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Rent payment clue in the hunt for Wirecard’s Jan Marsalek

Wirecard AG updates

Munich police have investigated an €80,000 payment from a bank account in Dubai to the landlord of Jan Marsalek’s fiancée in Munich, which could prove a rare link to the fugitive former Wirecard executive.

The 41-year old Austrian fled in June 2020 just days before Wirecard crashed into insolvency after admitting that €1.9bn of cash and half of its revenues did not exist. Marsalek, who is on Interpol’s most wanted list, is accused of “fraud in the billions” by Munich prosecutors.

The crash of the once high-flying electronic payments company, which at its peak in 2018 was a member of Germany’s blue-chip Dax stock index worth €24bn, is one of Europe’s biggest postwar accounting scandals.

Marsalek left behind his longtime girlfriend in Munich, who has been interrogated by police several times, according to people briefed on the investigation. As Marsalek and his girlfriend were engaged, she can claim spousal privilege and refuse to give testimony.

Marsalek’s fiancée was renting a luxury flat in Munich, paying a monthly rent of about €6,600. Earlier this year, her landlord received a one-off payment of close to €80,000, representing the value of 12 months’ rent.

The money was wired from a bank account in Dubai from a person with an Arabic name, and came with the reference “für Jan” (“on behalf of Jan”). The money was wired to the bank account used to administer the tenant’s deposit, which is different from the one used to settle the monthly rent payments, people briefed on the matter told the Financial Times. The landlord reported the payment to police, according to these people.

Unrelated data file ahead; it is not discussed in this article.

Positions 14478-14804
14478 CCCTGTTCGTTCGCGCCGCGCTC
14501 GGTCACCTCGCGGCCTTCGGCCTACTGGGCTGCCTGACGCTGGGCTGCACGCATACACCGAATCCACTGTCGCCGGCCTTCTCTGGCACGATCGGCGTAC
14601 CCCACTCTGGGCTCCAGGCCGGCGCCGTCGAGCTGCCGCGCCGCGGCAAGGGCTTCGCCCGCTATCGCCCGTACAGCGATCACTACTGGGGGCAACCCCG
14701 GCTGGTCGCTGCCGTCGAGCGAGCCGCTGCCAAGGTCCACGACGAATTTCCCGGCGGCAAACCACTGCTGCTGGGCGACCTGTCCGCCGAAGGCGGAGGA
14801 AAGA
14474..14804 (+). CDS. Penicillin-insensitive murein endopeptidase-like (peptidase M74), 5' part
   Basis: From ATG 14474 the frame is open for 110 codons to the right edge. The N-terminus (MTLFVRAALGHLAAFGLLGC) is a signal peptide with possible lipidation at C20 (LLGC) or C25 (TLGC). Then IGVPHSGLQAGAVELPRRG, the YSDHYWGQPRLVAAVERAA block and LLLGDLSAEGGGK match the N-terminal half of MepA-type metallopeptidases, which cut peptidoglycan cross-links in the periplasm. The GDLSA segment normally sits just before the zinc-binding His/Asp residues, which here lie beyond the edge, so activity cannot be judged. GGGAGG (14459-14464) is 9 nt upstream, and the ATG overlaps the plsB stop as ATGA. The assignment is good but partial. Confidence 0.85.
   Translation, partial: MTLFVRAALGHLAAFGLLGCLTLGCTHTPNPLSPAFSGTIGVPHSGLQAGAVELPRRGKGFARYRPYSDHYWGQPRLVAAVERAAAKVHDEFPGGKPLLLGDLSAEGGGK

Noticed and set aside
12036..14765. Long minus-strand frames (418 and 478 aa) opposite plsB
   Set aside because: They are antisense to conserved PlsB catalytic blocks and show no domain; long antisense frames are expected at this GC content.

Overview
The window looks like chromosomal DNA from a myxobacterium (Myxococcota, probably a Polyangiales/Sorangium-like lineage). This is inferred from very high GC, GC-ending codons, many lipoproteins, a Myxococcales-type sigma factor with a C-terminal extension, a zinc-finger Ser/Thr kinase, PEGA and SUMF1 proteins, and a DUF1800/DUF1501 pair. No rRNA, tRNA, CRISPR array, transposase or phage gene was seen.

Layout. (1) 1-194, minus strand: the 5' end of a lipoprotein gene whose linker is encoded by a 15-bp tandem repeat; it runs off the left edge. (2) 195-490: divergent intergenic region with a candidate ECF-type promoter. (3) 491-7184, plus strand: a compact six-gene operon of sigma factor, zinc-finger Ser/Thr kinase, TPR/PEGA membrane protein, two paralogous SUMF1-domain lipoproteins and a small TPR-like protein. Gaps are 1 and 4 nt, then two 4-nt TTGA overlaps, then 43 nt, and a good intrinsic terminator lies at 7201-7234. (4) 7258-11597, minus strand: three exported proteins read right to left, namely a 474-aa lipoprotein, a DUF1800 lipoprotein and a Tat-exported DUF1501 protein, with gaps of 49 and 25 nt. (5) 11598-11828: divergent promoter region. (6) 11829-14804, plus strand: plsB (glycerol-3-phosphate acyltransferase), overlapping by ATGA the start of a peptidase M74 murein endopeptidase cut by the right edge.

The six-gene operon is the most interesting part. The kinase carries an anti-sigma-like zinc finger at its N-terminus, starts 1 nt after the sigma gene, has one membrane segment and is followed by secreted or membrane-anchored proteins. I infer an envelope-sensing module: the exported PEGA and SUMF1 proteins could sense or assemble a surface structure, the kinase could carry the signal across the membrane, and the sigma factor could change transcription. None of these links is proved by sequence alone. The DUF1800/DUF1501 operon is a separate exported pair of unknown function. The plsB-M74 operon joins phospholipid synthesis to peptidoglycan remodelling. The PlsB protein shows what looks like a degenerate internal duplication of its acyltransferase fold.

A spokeswoman for Munich’s public prosecutors told the FT that investigators received a suspicious activity report from the landlord’s bank in that context, and declined to comment further on the payment, which was first reported by Handelsblatt.

It is unclear if the person in whose name the money was sent really exists, or if it was an alias used by Marsalek. A name very similar to the sender’s is listed as a client of one of Wirecard’s Asian business partners in one of the documents reviewed by KPMG during its special audit into Wirecard.

Lawyers for Marsalek and his fiancée did not immediately respond to requests for comment.

Marsalek is one of the most wanted white collar suspects globally. One day after Wirecard’s auditor EY in June 2020 refused to sign off the group’s 2019 results, Marsalek took a taxi to a small airport in Austria, where he boarded a private jet that he paid in cash, according to an Austrian police document seen by the FT.

He flew to Minsk, where his trace was lost. “We will eventually get him,” Munich’s chief prosecutor Hildegard Bäumler-Hösl told MPs during a parliamentary inquiry into the scandal earlier this year.


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